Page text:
Where We Stand

Where We Stand

League of Women Voters US

Public Policy Positions


 Impact on Issues is designed to help League members use LWVUS public policy positions effectively at the national, state, local, and regional levels.  Download the League's Current Impact On Issues document as a pdf. 

The intention of the Impact on Issues is to inspire Leagues to use national positions to act in their own communities. 

Impact on Issues has been organized so that “Taking Action” is front and center followed by the League Principles. Then, for quick reference, the LWVUS public policy Positions in Brief summarize the more detailed positions in the sections that follow. For each of the major issue areas, the listing gives the full official statements of positions in bold type. The history sections provide background for each position and trace significant actions and achievements.  

Since 1920, the League of Women Voters has been an activist, grassroots organization whose leaders believed that people should play a critical role in democracy. The League of Women Voters was founded by Carrie Chapman Catt in 1920 just six months before the 19th amendment to the U.S. Constitution was ratified giving women the right to vote.   

Throughout the years, the League has continued its dual purposes of education and advocacy, engaging in studies on representative government, international relations, natural resources, and social policy.  Although our history of advocacy goes back to our beginnings, this version of Impact on Issues covers our advocacy efforts beginning in the 1960s. Impact on Issues is an indispensable resource for League members. 

A clear understanding of LWVUS positions, how they interrelate, and how they can complement and reinforce state, local, and regional Inter-League Organization (ILO) positions, strengthens the League’s impact on issues at all levels of government. In applying LWVUS positions to national, state, local, and regional issues, each appropriate League board—depending on the level of action—is responsible for determining whether member understanding and agreement exists and whether the action makes sense in terms of timing, need, and effectiveness.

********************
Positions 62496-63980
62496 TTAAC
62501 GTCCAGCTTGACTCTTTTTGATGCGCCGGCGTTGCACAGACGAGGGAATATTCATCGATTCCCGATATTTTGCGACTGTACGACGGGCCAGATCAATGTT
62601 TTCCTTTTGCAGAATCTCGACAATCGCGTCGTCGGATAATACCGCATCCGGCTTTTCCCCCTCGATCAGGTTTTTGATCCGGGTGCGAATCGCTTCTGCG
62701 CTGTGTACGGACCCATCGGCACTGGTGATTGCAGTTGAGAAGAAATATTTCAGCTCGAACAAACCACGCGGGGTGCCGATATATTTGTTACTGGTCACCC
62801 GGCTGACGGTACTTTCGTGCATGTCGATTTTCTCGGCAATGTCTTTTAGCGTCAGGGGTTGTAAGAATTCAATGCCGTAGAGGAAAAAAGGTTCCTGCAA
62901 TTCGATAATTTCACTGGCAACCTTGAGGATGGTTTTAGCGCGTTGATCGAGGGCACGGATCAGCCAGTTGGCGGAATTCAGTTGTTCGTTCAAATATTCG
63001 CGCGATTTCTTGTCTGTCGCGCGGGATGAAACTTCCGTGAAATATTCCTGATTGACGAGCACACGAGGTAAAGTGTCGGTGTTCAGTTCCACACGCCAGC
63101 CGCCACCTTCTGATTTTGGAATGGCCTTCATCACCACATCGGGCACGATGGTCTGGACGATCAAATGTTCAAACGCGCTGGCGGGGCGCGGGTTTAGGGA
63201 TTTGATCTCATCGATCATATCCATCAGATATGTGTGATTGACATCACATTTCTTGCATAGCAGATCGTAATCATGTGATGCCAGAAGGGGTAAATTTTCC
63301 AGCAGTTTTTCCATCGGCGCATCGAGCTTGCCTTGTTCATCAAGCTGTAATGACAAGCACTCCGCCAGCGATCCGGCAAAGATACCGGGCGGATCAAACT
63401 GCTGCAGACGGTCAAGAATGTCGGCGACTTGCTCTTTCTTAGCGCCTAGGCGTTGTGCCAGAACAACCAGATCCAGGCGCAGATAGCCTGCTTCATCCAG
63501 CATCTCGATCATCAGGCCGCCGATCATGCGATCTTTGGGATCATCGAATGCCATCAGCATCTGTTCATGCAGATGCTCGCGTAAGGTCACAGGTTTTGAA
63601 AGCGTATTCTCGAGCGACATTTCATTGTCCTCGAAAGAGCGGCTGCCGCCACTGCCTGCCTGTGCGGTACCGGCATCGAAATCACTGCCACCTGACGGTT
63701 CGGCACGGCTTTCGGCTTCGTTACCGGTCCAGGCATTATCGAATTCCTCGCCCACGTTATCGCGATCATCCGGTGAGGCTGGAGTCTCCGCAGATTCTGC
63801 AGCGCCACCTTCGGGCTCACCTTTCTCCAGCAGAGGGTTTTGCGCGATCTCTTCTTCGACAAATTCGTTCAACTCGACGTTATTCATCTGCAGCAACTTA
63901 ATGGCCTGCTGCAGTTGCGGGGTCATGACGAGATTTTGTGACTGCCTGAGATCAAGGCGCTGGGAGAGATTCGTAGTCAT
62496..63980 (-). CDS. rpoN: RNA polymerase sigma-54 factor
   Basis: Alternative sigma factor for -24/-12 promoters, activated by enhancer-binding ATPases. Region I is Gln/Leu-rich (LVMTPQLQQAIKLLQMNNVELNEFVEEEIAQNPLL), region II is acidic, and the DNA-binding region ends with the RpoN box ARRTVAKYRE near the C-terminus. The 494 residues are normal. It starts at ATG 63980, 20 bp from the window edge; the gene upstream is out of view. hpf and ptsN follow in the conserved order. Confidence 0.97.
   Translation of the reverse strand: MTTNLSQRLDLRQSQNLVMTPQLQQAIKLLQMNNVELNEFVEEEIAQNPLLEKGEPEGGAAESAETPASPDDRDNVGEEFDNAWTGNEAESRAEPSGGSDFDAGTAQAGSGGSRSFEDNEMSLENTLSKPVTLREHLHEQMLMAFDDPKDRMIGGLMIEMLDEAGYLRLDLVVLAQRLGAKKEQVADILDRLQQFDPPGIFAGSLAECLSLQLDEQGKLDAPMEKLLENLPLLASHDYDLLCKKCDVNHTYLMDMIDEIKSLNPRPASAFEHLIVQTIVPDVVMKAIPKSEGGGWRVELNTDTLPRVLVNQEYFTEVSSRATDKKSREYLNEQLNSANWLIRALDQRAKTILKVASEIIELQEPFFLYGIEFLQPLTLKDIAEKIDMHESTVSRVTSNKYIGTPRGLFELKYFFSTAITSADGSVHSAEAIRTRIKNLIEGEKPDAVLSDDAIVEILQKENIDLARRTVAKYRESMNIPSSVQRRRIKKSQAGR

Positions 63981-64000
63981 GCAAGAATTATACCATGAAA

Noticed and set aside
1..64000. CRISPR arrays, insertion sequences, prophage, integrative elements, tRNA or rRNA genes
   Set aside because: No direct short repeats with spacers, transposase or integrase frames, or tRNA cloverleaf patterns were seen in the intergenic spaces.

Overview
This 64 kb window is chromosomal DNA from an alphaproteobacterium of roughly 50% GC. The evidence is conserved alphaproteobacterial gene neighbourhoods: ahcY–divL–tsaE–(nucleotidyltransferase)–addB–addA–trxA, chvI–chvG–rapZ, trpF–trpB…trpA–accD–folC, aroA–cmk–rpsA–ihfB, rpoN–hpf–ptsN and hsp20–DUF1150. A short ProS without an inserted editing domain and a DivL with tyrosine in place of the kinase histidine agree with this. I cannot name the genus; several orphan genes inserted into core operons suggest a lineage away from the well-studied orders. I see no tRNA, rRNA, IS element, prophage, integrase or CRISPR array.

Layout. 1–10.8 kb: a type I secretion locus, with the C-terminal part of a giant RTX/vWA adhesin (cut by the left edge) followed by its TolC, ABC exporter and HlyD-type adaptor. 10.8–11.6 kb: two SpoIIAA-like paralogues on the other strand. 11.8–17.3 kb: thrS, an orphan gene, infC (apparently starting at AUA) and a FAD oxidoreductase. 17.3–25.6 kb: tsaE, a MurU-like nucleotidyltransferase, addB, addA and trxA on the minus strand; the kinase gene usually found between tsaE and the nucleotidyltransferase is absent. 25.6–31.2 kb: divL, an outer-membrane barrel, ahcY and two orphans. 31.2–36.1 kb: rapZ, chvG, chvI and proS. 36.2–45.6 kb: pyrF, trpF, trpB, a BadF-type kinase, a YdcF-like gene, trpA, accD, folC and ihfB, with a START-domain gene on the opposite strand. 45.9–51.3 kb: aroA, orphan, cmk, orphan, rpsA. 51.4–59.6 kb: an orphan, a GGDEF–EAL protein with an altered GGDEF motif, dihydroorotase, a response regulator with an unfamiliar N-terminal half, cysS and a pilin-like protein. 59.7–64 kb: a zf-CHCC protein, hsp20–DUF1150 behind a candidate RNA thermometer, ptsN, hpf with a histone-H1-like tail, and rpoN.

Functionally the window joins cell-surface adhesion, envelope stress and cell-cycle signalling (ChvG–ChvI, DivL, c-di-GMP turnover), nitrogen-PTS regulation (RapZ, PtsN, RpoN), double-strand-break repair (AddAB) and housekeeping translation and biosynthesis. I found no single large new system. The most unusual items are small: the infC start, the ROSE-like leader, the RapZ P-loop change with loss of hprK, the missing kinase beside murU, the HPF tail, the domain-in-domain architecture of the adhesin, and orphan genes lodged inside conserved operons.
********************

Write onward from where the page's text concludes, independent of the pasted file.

How Does The League Select Issues for Emphasis?


In League, Program means the issues that we choose for concerted study, education and action at local, state and national levels. Programs can include both education and action.

The Program Planning process is part of what makes the League a grassroots organization; each League member has the opportunity to influence the selection of issues where the local, state, and national League will focus time, talent and money.

Every two years, members of local Leagues engage in Program Planning. Based on the results of this, the Board of Directors makes recommendations to the biennial convention delegates about the program to be adopted for the coming two year period.


The League of Women Voters takes action on an issue only when we have a position addressing it. If the members have not studied and come to consensus on it, the League has no position and therefore cannot take action. Studies (whether national, state, or local) are a defined process lasting one to three years, during which we undertake thorough pursuit of facts and details, both positive and negative, and come to a consensus about policy.

What Studies Are There?

Studies from across the nation are in our League of Women Voters Education Fund Clearinghouse for studies.

What Is The Study Process?

  1. Study Committee members fashion consensus questions that are then asked of the membership as part of a study kit. Kits often include articles, books, data in the form of charts and graphs, videos, suggested speakers, discussion questions, and other resources. Members use the study kit internally and often with their community to better understand the issue.
  2. Consensus is the overall decision-making process by which substantial agreement among members is reached on an issue. Often this happens over the course of several meetings, but may include surveys and other methods. If the members reach consensus, the board forms recommended positions based on that consensus. Those recommendations are submitted to the Study Committee.
  3. The Study Committee then reviews all the submissions. It works to form a consensus statement - the statement resulting from the consensus questions - that becomes a recommended position.
  4. That recommended position is then reviewed and voted on by our members (usually by delegates at our Convention). The proposal may be approved, amended, or be rejected at that time.
  5. If a position is adopted, firm action can then be taken on the particular issue addressed by the position. Without a position, action can not be taken on that issue.

Read the national Guidelines for LWVUS Studies.